Fans who have been keeping an eye on the course at Winged Foot Golf Club have no doubt found themselves awed by the slickness of the greens and the depths of the rough and bunkers.
It turns out the difficulty of the course intimidated the USGA a bit ahead of the U.S. Open, too.
"We kept looking at ways [to] make the golf course a little bit easier because this is such a great test," USGA CEO Mike Davis told ESPN's Nick Pietruszkiewicz Wednesday. "It puts the premium on everything."
The U.S. Open has a long history of trying to break the focus and composure of the field.
After Gary Woodland won the tournament at 13-under par in 2019—the second-lowest score in the tournament on record—the USGA is returning to form with a setup sure to see some high rounds. Especially in the opening days.
"When you think about some of the great U.S. Open players of all time—Bob Jones, Ben Hogan, Jack Nicklaus, Tiger Woods—you never heard them complain," Davis said. "They accepted the challenge. They knew—in fact, in some ways, they knew when others were complaining, it gave them an advantage. Part of the lore of a U.S. Open is it's a very tough golf course, hopefully set up in a fair but a stern manner."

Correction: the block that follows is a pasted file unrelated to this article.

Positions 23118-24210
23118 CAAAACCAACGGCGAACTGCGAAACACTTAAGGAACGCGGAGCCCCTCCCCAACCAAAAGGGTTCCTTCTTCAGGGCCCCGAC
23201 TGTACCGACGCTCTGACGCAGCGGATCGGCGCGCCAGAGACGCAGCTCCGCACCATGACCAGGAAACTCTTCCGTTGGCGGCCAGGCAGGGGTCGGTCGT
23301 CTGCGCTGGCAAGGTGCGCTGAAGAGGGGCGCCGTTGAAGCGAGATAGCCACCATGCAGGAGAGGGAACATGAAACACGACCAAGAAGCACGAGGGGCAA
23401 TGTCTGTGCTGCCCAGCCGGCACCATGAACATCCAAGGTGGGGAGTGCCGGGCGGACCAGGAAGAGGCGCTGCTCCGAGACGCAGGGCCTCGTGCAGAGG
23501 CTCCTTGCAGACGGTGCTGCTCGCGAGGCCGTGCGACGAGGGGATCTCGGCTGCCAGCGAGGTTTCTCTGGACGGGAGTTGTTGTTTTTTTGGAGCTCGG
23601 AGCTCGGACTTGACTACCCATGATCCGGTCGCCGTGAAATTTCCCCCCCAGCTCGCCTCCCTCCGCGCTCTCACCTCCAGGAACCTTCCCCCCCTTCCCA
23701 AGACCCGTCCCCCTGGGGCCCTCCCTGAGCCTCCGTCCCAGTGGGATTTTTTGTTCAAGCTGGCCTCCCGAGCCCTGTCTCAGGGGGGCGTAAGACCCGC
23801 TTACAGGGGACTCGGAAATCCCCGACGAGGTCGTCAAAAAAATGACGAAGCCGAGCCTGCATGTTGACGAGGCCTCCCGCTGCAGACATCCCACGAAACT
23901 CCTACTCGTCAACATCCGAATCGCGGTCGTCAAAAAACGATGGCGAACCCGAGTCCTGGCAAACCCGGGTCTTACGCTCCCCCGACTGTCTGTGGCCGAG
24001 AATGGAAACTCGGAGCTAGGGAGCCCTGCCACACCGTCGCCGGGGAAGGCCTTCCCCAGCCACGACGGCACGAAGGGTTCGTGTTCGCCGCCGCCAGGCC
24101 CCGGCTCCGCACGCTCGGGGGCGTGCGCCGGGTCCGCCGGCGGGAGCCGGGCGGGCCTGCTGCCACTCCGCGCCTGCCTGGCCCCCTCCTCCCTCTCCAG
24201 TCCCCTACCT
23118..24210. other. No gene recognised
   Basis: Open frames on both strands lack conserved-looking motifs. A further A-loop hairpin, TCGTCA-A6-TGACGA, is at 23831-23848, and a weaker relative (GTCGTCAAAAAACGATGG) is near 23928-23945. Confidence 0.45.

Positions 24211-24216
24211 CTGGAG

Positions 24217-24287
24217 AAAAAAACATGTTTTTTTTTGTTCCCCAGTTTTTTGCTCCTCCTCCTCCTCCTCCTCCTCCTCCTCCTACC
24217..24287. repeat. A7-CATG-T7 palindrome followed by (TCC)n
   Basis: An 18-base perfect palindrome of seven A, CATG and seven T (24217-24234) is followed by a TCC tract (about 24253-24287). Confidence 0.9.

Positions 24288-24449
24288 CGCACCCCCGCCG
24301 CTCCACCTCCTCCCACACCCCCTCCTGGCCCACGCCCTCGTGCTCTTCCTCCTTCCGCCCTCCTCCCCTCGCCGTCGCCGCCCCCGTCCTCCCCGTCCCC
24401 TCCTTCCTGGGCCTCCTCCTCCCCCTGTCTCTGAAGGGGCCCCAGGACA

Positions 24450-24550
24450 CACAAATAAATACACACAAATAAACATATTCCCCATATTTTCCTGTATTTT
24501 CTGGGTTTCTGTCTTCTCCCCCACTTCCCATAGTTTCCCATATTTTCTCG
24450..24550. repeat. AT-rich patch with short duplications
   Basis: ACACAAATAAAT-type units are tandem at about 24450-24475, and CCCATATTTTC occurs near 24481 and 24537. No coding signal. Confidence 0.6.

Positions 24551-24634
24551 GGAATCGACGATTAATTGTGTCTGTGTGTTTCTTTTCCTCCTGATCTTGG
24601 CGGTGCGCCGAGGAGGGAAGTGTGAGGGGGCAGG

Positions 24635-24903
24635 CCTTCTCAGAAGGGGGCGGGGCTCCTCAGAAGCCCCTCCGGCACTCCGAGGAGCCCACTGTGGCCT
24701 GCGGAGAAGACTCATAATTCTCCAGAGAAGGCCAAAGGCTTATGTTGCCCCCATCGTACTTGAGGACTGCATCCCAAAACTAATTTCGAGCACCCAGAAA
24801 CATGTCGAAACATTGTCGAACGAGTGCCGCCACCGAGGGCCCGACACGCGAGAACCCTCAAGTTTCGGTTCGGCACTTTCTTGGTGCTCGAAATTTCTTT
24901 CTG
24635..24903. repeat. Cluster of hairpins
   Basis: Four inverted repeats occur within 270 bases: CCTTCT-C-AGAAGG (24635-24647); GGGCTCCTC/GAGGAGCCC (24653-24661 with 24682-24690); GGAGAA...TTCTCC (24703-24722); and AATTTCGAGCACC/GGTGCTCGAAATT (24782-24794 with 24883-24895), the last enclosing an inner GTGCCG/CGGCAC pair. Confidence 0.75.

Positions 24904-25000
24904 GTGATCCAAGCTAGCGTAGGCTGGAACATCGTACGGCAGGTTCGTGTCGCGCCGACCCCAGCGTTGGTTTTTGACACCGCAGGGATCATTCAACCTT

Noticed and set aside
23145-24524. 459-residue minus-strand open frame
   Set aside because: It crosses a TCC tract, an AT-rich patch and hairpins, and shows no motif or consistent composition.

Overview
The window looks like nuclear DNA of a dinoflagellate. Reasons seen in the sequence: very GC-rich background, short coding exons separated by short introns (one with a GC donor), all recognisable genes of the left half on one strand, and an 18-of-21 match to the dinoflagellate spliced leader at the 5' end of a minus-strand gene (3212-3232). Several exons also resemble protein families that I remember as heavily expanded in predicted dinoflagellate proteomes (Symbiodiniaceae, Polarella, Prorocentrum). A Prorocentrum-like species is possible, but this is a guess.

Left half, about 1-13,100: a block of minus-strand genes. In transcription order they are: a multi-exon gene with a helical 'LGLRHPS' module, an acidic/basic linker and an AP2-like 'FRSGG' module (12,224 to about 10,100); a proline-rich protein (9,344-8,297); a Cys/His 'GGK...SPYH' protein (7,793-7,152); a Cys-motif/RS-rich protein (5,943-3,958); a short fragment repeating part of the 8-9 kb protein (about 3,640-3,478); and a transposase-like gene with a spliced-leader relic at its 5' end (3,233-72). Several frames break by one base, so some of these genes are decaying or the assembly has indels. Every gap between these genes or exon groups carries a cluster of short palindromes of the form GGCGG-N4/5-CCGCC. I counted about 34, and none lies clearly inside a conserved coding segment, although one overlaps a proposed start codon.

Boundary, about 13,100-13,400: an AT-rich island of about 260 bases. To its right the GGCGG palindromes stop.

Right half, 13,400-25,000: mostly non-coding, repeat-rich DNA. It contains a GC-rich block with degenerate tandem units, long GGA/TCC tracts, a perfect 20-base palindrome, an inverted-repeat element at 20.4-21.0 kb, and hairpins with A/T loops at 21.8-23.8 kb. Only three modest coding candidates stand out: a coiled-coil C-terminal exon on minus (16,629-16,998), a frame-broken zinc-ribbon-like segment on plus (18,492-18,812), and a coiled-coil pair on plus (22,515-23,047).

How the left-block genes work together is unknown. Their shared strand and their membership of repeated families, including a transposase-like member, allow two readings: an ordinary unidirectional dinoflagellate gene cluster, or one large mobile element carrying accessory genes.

Calling Winged Foot "stern" is rather a mild sentiment in itself.
When Geoff Ogilvy won the last U.S. Open held on the course in 2006, he did so at five over par. Woods infamously missed the cut that year after posting back-to-back rounds of 76 to finish at 12 over par.
Of the five previous U.S. Open tournaments held at the New York course, four saw the winner finish over par.
The 2020 major could bring more of the same.
John Bodenhamer, USGA senior managing director, put it simply when speaking to Pietruszkiewicz.
He wants to let Winged Foot be Winged Foot.